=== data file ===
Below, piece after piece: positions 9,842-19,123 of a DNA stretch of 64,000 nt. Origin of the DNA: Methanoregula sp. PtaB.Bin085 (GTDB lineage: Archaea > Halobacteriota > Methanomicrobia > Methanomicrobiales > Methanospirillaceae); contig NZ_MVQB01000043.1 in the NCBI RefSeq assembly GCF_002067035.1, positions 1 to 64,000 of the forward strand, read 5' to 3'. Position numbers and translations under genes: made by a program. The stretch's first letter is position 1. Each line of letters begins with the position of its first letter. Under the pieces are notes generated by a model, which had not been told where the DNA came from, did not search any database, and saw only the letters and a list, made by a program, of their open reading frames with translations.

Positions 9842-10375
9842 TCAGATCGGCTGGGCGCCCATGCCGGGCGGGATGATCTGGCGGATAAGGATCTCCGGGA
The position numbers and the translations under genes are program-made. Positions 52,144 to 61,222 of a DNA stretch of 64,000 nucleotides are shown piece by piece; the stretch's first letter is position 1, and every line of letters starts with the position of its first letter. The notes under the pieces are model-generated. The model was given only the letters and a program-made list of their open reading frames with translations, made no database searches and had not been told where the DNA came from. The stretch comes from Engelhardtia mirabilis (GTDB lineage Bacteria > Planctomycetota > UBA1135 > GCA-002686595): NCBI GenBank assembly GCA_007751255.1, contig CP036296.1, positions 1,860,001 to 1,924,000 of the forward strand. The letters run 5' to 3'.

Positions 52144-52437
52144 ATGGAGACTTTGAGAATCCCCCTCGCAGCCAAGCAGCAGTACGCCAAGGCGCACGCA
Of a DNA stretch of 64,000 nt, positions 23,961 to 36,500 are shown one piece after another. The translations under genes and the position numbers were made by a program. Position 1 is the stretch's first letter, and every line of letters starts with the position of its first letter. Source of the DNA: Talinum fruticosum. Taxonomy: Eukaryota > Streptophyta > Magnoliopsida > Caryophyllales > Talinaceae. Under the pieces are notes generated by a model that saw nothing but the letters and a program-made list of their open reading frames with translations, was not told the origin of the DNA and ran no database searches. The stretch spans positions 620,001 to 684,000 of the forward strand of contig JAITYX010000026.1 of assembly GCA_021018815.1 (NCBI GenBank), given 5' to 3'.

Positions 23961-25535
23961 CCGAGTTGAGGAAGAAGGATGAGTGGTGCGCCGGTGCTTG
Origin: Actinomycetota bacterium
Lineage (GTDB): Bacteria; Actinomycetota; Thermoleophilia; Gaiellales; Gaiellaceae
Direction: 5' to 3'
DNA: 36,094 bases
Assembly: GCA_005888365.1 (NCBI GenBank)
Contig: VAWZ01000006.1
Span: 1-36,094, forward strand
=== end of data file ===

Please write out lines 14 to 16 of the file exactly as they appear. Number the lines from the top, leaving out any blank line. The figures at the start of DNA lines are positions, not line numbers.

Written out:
Assembly: GCA_005888365.1 (NCBI GenBank)
Contig: VAWZ01000006.1
Span: 1-36,094, forward strand